This week’s BTBA post is written by George Carroll, a publishers representative based in Seattle who blogs at North-North-West. He is also the soccer editor for Shelf Awareness and he and Chad frequently spent part of the weekend texting about EPL match-ups and Manchester Fucking United. He’s also helping to organize our forthcoming World Cup of Literature.
The protagonist of Rafael Bernal’s The Mongolian Conspiracy, is a police hitman named Filiberto Garcia. His job is to eliminate people as directed by his superiors. He says “Pinche!” a lot, mostly in exasperation. Katherine Silver translates “Pinche!” as “Fucking!”
So, here’s a synopsis of the book seen through Garcia’s interior monologue:
Fucking tame tiger! Fucking goddamn captain! Fucking furniture! Fucking jokes! Fucking Chinamen! Fucking experience! Fucking laws! Fucking Revolution! Fucking Chinamen and old people! Fucking conscience! Fucking loyalty! Fucking sovereignty! Fucking colonel! Fucking mysteries! Fucking gringos! Fucking Outer Mongolia! Fucking souls! Fucking bitch! Fucking tears! Fucking Marta! Fucking Poles! Fucking Chinese gal! Fucking stiffs! Fucking investigation! Fucking gringo! Fucking broad! Fucking Russian! Fucking mission! Fucking washed-up gringa! Fucking little brat! Fucking father! Fucking del Valle! Fucking Charanda! Fucking host! Fucking bills! Fucking Chink! Fucking meat! Fucking hands! Fucking team! Fucking life! Fucking faggot! Fucking Doris! Fucking Liu! Fucking solitude! Fucking wake!
My favorite line from the book actually doesn’t have “fucking” in it. Garcia is dressing to go out, straightening his tie, arranging his handkerchief, examining his nails, “The only thing he couldn’t fix was the scar on his cheek, but the gringo who’d made it couldn’t fix being dead, either.”
The first short story in Zhu Wen’s The Matchmaker, The Apprentice & The Football Fan is Da Ma’s “Way of Talking.” Da Ma is a pretty annoying character. He and his class are sent to northeast China for a month’s training in the People’s Liberation Army. When they’re on the shooting range, he points a rifle at the students on his left and yells “Freeze! Or you’re fucking dead.” One of the students says “Fucking hell! . . . That gun’s loaded! Fuck, fuck, fucking fuck.” Four occurrences in one sentence, devoid of other words, is hard to beat.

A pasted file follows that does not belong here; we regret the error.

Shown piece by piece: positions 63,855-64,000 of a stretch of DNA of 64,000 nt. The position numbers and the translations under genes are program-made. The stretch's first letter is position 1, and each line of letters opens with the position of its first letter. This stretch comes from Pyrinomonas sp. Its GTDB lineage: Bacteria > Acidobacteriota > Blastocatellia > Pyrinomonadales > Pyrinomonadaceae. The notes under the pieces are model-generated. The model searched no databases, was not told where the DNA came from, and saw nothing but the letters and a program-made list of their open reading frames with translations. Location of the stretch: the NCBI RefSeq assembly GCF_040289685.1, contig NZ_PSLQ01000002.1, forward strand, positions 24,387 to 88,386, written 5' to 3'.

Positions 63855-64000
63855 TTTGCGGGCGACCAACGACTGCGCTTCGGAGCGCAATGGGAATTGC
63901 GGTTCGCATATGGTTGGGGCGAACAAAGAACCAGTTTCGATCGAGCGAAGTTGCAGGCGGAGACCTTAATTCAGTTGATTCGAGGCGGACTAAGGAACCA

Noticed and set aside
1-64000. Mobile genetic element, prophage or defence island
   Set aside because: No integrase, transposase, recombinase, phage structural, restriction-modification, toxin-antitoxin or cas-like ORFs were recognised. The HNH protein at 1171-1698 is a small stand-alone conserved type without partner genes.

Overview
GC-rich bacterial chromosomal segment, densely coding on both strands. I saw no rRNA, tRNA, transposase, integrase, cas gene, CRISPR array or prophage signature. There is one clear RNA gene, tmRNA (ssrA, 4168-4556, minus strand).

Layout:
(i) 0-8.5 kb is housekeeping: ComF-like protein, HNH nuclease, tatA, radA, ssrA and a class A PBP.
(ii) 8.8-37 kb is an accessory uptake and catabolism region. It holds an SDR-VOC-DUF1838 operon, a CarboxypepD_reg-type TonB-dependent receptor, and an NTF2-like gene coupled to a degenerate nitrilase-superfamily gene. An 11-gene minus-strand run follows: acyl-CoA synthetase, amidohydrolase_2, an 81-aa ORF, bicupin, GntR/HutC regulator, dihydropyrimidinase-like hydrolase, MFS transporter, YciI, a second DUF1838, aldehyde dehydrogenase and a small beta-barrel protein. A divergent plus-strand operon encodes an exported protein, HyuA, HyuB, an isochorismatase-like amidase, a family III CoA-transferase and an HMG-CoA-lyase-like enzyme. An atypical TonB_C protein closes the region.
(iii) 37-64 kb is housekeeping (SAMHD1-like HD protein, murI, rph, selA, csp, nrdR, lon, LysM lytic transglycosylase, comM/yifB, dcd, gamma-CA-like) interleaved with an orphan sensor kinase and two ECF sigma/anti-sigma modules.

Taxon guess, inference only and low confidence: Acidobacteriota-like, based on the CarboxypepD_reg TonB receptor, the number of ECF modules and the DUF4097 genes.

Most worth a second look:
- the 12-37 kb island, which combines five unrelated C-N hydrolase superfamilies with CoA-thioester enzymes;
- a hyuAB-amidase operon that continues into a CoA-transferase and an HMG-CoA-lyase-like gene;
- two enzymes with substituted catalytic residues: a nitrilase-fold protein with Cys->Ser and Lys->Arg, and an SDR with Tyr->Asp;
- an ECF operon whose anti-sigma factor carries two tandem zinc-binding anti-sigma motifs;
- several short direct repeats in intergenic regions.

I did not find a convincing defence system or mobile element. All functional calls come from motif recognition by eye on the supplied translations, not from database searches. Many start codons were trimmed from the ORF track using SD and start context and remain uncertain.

I recommend both Rafael Bernal and Zhu Wen’s books highly. They’re very fun reading that I’ve been able to sandwich between The Literary Submissions of High Art.
Finally, there’s a book I haven’t received yet—Jens Lapidus’s Never Fück Up. It’s part of The Stockholm Noir Trilogy, published in Sweden as Aldrig Fucka Upp. Nice to know some things just translate easily.
There’s little to say about a series of prose poems that willfully refuse to identify pronoun antecedents. Or perhaps there are a million things. The poems in _Morse, My Deaf Friend_— the chapbook by Miloš Djurdjević published by Ugly Duckling. . .
The Crimson Thread of Abandon is the first collection of short fiction available in English by the prolific Japanese writer and all-around avant-garde trickster Terayama Shūji, who died in 1983 at the age of 47. This collection would be important. . .
Last year, NYRB Classics introduced English-language readers to Catalan writer Josep Pla with Peter Bush’s translation of The Gray Notebook. In that book, Pla wrote about life in Spain during an influenza outbreak soon after World War I, when. . .
“Your bile is stagnant, you see sorrow in everything, you are drenched in melancholy,” my friend the doctor said.
bq. “Isn’t melancholy something from previous centuries? Isn’t some vaccine against it yet, hasn’t medicine taken care of it yet?” I. . .
What to make of Vano and Niko, the English translation of Erlom Akhvlediani’s work of the same name, as well as the two other short books that comprise a sort of trilogy? Quick searches will inform the curious reader that. . .
The opening of Jón Gnarr’s novel/memoir The Indian is a playful bit of extravagant ego, telling the traditional story of creation, where the “Let there be light!” moment is also the moment of his birth on January 2nd, 1967. Then. . .
Mahasweta Devi is not only one of the most prolific Bengali authors, but she’s also an important activist. In fact, for Devi, the two seem to go together. As you can probably tell from the titles, she writes about women. . .
The prolific Spanish author Benito Pérez Galdós wrote his short novel, Tristana, during the closing years of the nineteenth century, a time when very few options were available to women of limited financial means who did not want a husband.. . .
Pedro Zarraluki’s The History of Silence (trans. Nick Caistor and Lorenza García) begins with the narrator and his wife, Irene, setting out to write a book about silence, itself called The History of Silence: “This is the story of how. . .
There are plenty of reasons you can fail to find the rhythm of a book. Sometimes it’s a matter of discarding initial assumptions or impressions, sometimes of resetting oneself. Zigmunds Skujiņš’s Flesh-Coloured Dominoes was a defining experience in the necessity. . .